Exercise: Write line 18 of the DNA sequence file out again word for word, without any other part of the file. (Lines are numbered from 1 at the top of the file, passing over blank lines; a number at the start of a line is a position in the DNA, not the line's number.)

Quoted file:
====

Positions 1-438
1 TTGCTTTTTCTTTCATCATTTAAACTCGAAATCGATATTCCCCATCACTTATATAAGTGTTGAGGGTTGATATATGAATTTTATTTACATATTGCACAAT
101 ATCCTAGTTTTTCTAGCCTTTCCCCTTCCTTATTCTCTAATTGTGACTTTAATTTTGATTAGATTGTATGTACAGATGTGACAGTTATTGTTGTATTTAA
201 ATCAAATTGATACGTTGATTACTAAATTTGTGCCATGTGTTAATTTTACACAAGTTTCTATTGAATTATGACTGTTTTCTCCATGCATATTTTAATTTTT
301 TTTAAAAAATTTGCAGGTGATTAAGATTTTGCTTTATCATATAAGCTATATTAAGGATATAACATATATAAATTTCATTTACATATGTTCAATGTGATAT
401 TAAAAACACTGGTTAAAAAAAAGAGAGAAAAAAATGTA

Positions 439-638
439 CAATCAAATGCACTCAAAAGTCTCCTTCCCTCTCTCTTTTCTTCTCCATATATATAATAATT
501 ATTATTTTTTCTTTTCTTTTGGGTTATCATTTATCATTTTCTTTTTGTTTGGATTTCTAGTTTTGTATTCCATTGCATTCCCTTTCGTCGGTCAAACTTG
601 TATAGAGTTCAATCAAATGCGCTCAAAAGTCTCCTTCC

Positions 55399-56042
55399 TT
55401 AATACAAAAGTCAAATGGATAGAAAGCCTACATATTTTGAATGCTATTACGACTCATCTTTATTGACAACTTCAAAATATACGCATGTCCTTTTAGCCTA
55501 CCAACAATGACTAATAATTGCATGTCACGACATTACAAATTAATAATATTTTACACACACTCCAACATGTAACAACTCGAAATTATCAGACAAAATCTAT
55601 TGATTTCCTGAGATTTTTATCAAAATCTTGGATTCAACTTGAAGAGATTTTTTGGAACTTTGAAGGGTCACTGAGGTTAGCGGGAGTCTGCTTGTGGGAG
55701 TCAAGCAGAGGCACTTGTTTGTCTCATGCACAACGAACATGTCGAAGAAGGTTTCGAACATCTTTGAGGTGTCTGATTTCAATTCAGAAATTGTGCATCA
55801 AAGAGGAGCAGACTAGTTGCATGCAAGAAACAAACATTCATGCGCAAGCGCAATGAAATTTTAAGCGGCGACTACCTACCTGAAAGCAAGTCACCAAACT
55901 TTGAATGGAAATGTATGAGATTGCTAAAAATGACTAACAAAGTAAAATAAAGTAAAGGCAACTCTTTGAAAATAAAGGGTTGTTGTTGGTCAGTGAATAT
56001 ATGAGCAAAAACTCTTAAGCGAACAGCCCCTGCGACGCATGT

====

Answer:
55901 TTGAATGGAAATGTATGAGATTGCTAAAAATGACTAACAAAGTAAAATAAAGTAAAGGCAACTCTTTGAAAATAAAGGGTTGTTGTTGGTCAGTGAATAT